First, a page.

For the creation of the S&P 500 ESG Index, S&P DJI implemented a methodology that makes certain widely accepted exclusions. This includes exclusions for companies involved in controversial weapons or tobacco, and those that may not comply with the UN Global Compact. Companies that generally have a low ESG score relative to their industry peers are also excluded. S&P DJI is now undergoing a public consultation on potentially excluding companies deriving revenue from thermal coal.
“We saw that investors in their active investments were excluding these more,” says Reid Steadman, S&P DJI’s global head of ESG. “That prompted a question as to whether we should also have them excluded from the indices that lead to passive investment.”
The closest thing the investment industry has to a recognized ESG standard is the Corporate Sustainability Assessment, which is run by SAM and now part of S&P Global, says Steadman. In 2019, approximately 1,200 companies completed the assessment. Further, SAM collected ESG data from public sources for another 6,000 companies. Using the data companies submitted and SAM gathered, S&P DJI created an ESG score for use in its indices.
“We feel strongly there should be latitude for the market to keep innovating and keep improving standards over time,” says Steadman. “We really feel that it’s the market’s role to collectively come to those standards.”
Waqas Samad, CEO of FTSE Russell, the index and market data provider, agrees.
“Investors are demanding much more availability of data and much more standardization around (ESG) data sets,” says Samad. “I anticipate there will be a coalescing of more standards in that area.”
FTSE Russell offers two ESG-focused data models currently – one that evaluates more than 4,000 companies for ESG operational risks, and another that evaluates more than 14,000 companies for “revenue exposure to products that deliver environmental solutions,” according to its website.
Swedbank Robur has found that investors are demanding greater transparency around ESG funds. The firm held more than 220 meetings last year with more than 150 companies and constantly encourages the companies it engages with to be more sustainable.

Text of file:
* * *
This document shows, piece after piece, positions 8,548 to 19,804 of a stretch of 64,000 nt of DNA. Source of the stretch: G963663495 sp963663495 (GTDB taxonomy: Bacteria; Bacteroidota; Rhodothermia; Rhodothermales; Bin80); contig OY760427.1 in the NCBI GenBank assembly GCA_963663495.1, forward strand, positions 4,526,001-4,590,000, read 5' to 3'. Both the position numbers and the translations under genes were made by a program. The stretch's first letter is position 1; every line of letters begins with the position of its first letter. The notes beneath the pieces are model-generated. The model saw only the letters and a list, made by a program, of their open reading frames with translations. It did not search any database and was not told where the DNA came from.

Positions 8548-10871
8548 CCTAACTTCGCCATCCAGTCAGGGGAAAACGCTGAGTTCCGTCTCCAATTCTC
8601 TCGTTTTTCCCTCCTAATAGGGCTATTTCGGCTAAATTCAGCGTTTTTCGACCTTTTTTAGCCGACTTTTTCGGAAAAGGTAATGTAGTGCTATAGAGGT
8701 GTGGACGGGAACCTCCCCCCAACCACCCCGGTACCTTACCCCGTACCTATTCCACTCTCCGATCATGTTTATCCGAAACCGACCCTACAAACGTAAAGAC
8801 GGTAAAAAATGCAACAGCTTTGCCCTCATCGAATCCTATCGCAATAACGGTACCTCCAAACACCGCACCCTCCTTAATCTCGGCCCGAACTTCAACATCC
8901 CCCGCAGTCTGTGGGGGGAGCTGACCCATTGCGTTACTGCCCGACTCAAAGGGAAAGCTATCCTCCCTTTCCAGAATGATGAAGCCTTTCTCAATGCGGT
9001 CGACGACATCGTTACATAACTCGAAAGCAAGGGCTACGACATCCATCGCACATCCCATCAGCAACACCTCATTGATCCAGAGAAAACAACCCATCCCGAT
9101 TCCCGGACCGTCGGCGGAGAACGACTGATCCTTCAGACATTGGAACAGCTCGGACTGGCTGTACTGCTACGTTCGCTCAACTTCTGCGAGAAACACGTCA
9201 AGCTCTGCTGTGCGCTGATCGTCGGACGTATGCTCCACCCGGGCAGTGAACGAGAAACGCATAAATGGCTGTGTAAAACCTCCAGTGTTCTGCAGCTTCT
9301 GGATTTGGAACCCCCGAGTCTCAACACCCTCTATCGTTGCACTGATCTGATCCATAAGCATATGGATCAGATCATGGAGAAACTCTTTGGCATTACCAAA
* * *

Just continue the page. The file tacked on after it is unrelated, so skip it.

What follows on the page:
Initiatives such as the GHG Protocol and the Task Force on Climate-related Financial Disclosures (TCFD) have created international frameworks for investors looking for guidance on climate-related metrics disclosure.
A Shifting Debate
Total assets under management at Swedbank Robur now stand at SEK 1530 billion (approximately $160 billion). ESG has been taken into consideration on 100% of total assets under management, and more than half (54%) of these assets have extended exclusion criteria and/or positive inclusion – a focus on companies or financial products proactively engaged in ESG products or initiatives.
Of course, sustainability alone is not enough to ensure long term demand for ESG investments. In this context, managers would have been cheered by the findings of research published by fund supermarket Interactive Investor in September 2019 showing that ESG funds outperform their non-sustainable counterparts.
For five of the six fund pairs analyzed, the funds focused on ESG outperformed over one and three years – in at least one case more than tenfold. Morningstar also found that almost three quarters (73%) of its ESG indexes have outperformed their non-ESG equivalents since their inception.
“In the past there was a debate around whether ESG factors and climate risk solutions would be drivers of performance,” says Samad. “I think that’s shifted now to a debate around reflecting investment beliefs of the end consumers.”
Steadman says innovation in maintaining a reasonable tracking error relative to the parent benchmark has provided more confidence for those who may wish to invest in ESG.
“This gives investors comfort that they don’t take just, say, one or two percent of their portfolio, but they can start putting the core part of their portfolio in investment products tracking the ESG index. They can use it in a similar way as you would use the S&P 500.”